How to do it: Facing forward, begin moving laterally to your left by stepping left with your left foot. Then, bring your right foot in front, then step out sideways again with your left foot, then step your right foot behind it. Continue this sequence for a set distance or the length of a room and then repeat, going in the opposite direction and moving laterally to the right. Keep arms in a “ready” position—as if you’re about to play a piano—elbows tight to the body or at 90-degrees with palms open.

Beyond the burn: Doing this drill will also help with coordination, balance, and lateral speed. It’s great for all sports that involve lateral or multi-directional movement, such as football, soccer and basketball.



How to do it: Start with your right side facing the end of an agility ladder (or set up your own grid by placing straight markers, like pencils, or strips of paper, on the ground approximately 18 inches apart about for 10 yards out). Stand on your right leg. Jump sideways into each box down the line staying on the same leg until you reach the end of the ladder. Switch legs to go back down the ladder to the starting point. Land lightly on each foot, and keep the heels off the ground.

Beyond the burn: This drill helps to improve the strength in the tendons and muscles in each leg and is particularly good for runners.


How to do it: Stand with feet shoulder-width apart. Squat slightly by bending at the knees and hips and bring arms back slightly before explosively jumping up and reaching for an object or target such as a basketball hoop. Land in the starting position and immediately repeat jumping. Focus on getting the most vertical height with minimal lateral, forward or backward movement. Start with one to two reps and increase as you become more fit.

Beyond the burn: This move increases your leg power and your vertical leap, giving you an advantage over the competition in basketball and volleyball.


How to do it: Perform this on any type of step approximately six inches high. Simply alternate stepping up and down on the step as fast as you can for 30 seconds, increasing the time to 60 seconds per set as you progress. Switch your lead food halfway through your set amd repeat each set three to five times.

Beyond the burn: The improved agility, cardio, speed and mobility you get from this drill helps in sports ranging from football and running to volleyball and tennis.


Omega-3 fats are polyunsaturated fats that can be very beneficial to your health. These healthy fats are considered essential because we have to get them through our diet in order to receive their many health benefits. They have anti-inflammatory properties that can protect against heart disease, decrease blood pressure, prevent arthritis, decrease asthma and speed recovery from injuries.

The richest source of omega-3 fats is fish, specifically fatty fish such as salmon, tuna, sardines, and lake trout. It is recommended that we consume two servings (8-12 ounces) per week of a variety of fish. If you’re turned off by the “fish” smell, try cooking it with lemon juice or seasoning it with dill, basil, rosemary, or parsley.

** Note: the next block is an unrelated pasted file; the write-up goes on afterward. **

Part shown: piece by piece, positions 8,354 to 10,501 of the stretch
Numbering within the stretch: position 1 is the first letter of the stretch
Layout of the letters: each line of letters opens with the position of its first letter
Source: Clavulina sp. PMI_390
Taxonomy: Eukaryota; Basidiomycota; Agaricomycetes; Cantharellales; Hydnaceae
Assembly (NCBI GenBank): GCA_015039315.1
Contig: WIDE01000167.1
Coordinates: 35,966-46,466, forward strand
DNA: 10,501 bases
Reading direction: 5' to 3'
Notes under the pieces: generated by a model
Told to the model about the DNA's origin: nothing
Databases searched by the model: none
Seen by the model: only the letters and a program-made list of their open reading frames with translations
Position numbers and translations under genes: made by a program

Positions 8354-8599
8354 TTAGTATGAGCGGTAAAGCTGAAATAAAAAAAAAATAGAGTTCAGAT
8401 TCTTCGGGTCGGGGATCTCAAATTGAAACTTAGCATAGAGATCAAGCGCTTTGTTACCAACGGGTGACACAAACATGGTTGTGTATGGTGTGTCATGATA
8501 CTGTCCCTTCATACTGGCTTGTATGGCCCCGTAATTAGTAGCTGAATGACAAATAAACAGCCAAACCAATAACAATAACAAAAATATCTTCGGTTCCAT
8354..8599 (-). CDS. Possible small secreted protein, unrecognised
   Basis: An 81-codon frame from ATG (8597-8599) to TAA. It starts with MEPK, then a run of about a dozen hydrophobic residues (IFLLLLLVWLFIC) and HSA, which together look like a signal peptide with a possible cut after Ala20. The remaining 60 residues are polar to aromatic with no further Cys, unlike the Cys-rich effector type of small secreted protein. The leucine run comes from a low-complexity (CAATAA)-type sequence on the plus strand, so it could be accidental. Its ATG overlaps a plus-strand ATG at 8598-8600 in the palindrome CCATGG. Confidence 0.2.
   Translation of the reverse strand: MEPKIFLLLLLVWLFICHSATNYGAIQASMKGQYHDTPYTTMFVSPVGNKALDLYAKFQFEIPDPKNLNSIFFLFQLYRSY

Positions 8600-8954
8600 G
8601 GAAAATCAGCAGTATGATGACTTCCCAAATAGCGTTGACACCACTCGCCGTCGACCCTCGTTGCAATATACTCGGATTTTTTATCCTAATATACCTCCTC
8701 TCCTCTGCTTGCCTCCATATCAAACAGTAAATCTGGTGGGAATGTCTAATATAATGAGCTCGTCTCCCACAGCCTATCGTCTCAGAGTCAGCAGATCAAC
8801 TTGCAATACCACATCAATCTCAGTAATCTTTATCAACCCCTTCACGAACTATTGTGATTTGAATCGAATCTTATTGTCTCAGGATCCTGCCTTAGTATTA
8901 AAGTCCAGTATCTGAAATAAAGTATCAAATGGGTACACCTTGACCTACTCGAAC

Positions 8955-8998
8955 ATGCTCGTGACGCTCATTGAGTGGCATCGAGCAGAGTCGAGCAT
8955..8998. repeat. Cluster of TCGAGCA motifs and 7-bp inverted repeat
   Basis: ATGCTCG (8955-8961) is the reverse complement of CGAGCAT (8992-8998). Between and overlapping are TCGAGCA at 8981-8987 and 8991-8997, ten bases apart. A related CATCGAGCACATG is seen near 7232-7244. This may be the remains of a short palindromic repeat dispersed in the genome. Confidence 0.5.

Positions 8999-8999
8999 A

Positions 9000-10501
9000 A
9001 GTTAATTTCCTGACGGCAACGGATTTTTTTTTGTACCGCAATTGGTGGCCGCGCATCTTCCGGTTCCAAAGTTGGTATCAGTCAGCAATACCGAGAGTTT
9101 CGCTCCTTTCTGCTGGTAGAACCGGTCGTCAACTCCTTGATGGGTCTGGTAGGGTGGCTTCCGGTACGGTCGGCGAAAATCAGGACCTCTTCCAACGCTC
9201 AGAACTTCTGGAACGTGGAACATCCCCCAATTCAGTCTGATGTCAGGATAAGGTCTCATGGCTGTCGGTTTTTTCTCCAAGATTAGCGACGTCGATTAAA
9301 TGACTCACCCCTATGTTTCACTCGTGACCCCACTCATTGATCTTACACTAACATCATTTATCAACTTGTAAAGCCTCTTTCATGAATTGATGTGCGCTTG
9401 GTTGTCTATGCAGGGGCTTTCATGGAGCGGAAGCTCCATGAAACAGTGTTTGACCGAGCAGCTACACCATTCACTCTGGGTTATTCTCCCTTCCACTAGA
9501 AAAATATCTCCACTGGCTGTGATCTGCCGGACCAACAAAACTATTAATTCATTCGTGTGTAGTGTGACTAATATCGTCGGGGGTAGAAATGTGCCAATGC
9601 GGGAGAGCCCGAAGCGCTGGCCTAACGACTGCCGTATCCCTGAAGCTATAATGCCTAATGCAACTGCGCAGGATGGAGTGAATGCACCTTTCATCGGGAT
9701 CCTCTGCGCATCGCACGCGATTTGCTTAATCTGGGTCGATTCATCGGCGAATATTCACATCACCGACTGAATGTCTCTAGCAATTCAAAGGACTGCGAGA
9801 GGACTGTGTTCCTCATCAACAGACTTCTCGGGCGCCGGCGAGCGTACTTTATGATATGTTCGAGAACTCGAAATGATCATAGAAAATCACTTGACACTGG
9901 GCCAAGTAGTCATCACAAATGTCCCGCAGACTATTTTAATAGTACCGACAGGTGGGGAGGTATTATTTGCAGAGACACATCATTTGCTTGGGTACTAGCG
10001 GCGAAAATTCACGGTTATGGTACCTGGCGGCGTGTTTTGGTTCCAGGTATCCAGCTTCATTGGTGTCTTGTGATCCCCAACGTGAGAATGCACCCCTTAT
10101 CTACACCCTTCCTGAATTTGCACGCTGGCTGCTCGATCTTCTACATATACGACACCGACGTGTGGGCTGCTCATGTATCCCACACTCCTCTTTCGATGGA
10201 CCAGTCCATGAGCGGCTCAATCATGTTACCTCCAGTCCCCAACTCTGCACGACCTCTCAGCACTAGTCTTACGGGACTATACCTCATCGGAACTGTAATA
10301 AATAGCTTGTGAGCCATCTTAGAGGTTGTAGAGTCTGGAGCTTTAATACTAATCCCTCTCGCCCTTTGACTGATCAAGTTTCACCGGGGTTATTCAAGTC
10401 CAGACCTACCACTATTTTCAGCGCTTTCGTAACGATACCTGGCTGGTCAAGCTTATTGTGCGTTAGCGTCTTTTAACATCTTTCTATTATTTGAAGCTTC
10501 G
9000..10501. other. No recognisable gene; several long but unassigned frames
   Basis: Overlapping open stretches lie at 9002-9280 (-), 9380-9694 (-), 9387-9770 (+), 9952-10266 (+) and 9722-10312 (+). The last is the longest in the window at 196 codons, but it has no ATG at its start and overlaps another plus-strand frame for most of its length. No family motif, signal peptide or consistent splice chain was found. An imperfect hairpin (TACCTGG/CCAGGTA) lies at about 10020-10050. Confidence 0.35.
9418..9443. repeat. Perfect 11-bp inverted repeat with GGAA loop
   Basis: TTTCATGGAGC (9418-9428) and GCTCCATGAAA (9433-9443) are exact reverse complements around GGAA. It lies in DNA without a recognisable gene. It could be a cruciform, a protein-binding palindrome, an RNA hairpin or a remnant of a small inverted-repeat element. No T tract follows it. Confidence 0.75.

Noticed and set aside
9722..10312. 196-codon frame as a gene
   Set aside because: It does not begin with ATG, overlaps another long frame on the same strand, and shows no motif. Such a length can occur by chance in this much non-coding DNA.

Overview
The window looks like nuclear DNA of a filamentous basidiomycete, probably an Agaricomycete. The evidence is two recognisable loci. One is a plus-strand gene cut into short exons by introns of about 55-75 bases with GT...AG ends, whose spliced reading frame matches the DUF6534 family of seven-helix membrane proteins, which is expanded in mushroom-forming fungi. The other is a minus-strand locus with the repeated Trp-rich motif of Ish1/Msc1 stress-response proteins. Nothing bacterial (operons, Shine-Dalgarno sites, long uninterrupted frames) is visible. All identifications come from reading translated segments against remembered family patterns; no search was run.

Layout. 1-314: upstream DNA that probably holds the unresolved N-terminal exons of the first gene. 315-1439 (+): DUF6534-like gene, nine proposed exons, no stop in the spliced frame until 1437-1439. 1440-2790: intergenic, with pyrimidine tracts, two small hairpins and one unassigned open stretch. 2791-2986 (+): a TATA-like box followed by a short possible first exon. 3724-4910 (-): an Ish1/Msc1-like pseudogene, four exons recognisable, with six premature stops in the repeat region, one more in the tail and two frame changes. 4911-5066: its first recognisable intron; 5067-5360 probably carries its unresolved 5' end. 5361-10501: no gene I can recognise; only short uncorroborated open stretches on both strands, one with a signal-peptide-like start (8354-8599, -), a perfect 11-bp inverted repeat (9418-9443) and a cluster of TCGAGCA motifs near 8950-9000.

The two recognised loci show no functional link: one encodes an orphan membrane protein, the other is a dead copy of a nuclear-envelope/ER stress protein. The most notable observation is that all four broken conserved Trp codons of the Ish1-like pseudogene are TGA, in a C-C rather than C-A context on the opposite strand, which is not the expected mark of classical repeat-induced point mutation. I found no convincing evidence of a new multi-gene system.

If you don’t care for fish at all, you can choose to incorporate some of these other foods which contain lower amounts of omega-3 fats:

  • Flaxseed
  • Walnuts
  • Canola oil
  • Soybean oil
  • Chia seeds
  • Eggs
  • Chicken

There are also fish, krill, and flaxseed oil capsules available over the counter. Take caution when choosing these supplements though as large doses of omega-3 fats can thin the blood. Quit taking these supplements at least two weeks before a major surgery.


If your ab training still consists of chasing some arbitrary number—like the old-school idea of 100- or 200-plus daily reps of various exercises—then maybe its time to rethink your approach. Volume alone won’t carve out your abs. Even if you’re not stuck in an outdated mindset, you can still reap the benefts of adding toes to bar to your workouts.

If you’re not familiar with the exercise, you have probably seen the movement performed. An athlete hanging straight down from a pull-up bar and swinging his feet up to touch the bar for multiple reps. Calling this move “dynamic” sells it short—it not only places incredible demands on your core muscles, it also builds your grip, arm, and shoulder strength. The move is trickier than it looks, though, so be sure to follow these tips for proper setup and execution.

Toes to Bar in 5 Steps

Place your hands slightly wider than shoulder width, wrapping your thumbs for a secure grip—when you kick your feet up, you don’t want to kick your hands.

Squeeze both your butt and abs, creating a “hollow-body” position where your feet are slightly in front of your torso. With these muscles flexed, your body’s ready to swing.

To transition from backswing to upswing, simply drive your knees toward your elbows, then extend your legs, kicking your feet toward the bar as they rise.

As soon as your momentum toward the bar ends, pull back into an arc and squeeze your butt to load your hips for the next rep.